The Food Standards Agency today started consultation on tightening the laws that prevent unfit meat entering the food chain. The proposals could result in poultry meat and low risk red meat that is unfit for human consumption being stained with indelible inks. The consultation is also seeking views on what other actions may be required to provide additional consumer protection to tackle risks to public health through criminal activity.
The action follows the jailing last December of five men who had been convicted of a £2.5m fraud diverting unfit poultry meat into the food chain. In March, the Food Standards Agency, Derbyshire Constabulary and Amber Valley council seized around 40 tonnes of unfit meat from Denby Poultry Products, a pet food plant near Ripley in Derbyshire. Nineteen people were arrested over allegations that unfit meat was being sold for human consumption. Police investigations are continuing.
Strict controls already exist for the production of meat, and for the disposal of animal by-products. High risk red meat products are already stained.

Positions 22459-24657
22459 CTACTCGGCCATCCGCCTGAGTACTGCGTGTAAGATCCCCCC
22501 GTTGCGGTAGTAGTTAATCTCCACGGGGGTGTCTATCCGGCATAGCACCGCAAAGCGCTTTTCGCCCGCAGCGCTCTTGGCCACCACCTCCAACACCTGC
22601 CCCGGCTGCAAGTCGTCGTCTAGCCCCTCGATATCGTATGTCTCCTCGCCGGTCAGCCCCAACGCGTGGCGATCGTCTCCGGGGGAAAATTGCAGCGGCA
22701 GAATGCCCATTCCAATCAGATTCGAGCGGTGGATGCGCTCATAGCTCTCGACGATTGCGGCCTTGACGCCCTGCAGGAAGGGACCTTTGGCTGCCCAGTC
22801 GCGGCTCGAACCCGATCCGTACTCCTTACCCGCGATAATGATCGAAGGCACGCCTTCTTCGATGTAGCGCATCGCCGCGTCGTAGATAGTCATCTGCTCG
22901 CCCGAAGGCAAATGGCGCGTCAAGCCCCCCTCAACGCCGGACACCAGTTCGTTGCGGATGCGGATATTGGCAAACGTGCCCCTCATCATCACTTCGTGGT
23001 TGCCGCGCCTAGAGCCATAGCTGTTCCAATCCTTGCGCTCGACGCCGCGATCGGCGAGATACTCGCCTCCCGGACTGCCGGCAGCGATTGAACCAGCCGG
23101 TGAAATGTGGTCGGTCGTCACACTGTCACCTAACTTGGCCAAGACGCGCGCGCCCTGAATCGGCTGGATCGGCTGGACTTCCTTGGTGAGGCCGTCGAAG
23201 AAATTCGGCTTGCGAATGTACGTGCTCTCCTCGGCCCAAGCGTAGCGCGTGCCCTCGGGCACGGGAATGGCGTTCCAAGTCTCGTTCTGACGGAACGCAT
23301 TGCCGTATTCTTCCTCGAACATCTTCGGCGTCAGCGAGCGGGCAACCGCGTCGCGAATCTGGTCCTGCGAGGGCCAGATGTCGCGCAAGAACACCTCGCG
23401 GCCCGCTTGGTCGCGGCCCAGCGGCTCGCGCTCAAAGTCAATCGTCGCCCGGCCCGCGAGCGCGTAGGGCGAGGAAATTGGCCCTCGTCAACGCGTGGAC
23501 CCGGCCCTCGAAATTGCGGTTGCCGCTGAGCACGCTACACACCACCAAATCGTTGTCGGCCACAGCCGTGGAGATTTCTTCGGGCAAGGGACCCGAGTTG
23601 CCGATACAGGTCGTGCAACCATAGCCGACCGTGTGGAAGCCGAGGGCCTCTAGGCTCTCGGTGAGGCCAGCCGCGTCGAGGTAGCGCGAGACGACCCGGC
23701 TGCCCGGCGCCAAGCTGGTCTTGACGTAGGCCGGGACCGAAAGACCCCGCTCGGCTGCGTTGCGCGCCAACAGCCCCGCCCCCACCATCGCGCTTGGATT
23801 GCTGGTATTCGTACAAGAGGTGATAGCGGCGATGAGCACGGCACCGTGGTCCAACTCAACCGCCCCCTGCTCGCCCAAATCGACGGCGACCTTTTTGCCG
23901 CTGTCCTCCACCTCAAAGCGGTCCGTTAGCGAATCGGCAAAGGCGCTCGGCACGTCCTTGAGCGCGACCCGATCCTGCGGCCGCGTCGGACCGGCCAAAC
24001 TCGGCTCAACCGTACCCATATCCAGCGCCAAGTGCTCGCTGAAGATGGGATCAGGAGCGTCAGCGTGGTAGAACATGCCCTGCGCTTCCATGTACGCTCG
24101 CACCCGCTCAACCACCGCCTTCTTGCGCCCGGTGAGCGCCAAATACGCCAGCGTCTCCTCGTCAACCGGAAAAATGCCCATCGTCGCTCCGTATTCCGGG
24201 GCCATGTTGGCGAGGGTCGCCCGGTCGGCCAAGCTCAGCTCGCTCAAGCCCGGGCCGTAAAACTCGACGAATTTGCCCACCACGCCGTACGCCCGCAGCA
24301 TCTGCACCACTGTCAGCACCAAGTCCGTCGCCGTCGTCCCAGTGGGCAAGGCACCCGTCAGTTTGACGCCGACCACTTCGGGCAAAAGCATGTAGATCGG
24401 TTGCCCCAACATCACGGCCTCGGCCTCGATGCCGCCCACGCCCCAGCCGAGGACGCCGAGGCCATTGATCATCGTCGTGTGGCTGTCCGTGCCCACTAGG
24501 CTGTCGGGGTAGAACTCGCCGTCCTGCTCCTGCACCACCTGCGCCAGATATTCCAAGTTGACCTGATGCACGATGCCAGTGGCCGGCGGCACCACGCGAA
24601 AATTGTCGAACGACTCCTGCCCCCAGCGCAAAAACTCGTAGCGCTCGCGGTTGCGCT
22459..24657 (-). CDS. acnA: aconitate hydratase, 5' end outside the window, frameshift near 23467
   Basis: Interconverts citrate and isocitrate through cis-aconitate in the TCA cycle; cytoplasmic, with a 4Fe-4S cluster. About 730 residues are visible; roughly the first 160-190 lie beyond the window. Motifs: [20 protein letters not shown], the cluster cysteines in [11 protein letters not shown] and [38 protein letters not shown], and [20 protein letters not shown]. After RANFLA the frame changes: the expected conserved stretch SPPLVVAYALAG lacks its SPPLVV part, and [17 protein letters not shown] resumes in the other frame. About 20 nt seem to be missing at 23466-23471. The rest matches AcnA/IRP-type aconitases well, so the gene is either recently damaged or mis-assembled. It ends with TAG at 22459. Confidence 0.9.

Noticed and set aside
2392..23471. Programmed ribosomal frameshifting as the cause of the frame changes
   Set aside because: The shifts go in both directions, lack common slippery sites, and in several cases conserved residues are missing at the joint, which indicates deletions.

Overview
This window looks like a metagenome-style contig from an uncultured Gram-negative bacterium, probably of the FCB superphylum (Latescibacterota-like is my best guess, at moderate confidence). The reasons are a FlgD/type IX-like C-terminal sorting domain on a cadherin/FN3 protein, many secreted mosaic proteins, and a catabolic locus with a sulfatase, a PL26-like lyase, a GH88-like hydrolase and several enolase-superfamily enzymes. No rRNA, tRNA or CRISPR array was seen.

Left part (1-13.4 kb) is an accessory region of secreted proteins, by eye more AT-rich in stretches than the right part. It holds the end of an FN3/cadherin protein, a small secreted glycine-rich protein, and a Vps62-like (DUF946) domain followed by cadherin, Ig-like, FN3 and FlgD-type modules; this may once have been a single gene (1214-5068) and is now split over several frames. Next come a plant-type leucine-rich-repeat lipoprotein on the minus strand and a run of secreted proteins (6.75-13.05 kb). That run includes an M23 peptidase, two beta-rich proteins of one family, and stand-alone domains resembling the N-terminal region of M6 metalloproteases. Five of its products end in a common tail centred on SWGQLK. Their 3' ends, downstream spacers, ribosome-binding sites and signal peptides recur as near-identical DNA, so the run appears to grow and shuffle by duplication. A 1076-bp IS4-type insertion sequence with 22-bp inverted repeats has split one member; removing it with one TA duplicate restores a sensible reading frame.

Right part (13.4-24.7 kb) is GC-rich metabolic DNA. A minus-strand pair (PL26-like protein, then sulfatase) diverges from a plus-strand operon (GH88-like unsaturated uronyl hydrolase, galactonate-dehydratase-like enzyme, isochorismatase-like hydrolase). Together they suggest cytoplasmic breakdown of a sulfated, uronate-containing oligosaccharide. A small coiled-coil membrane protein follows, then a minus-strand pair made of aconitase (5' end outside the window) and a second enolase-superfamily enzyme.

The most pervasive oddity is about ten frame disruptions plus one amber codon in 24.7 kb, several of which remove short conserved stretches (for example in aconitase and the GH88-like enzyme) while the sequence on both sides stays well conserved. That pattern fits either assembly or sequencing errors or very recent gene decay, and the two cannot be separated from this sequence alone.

Suzi Leather, Deputy Chairman of the FSA said: " We have been actively supporting investigations into allegations that unfit meat is entering the food chain with some success. However, we need to ensure that public health is protected from determined criminals as far is possible. Staining could make it more difficult for unfit meat to be passed off for human consumption."
Option 1 - Stain "high risk" poultry by-products
"High risk" poultry meat by-products would include:
Option 2 - Stain both "high risk" and "low risk" poultry by-products
"Low risk" material is considered to be all other by-products outside the "high risk" category, for example, poultry meat that is bruised. Rotherham Borough Council has advised the FSA that the unfit meat involved in the case they investigated involved both "high" and "low risk" by-products.
Option 3: Stain "low risk" red meat by-products
This could be on the grounds that they too were unfit for human consumption and could be fraudulently diverted into the human food chain. "Low risk" by-products are used in the manufacture of pet foods.
Closing potential loopholes
A further issue is the fact that the staining requirements of the ABPI only apply to licensed slaughterhouses, game processing facilities and animal by-product premises. The Agency would want to consider whether the requirement to stain should be extended to licensed cutting plants and cold stores. This would need to apply to both poultry meat and red meat cutting plants and cold stores.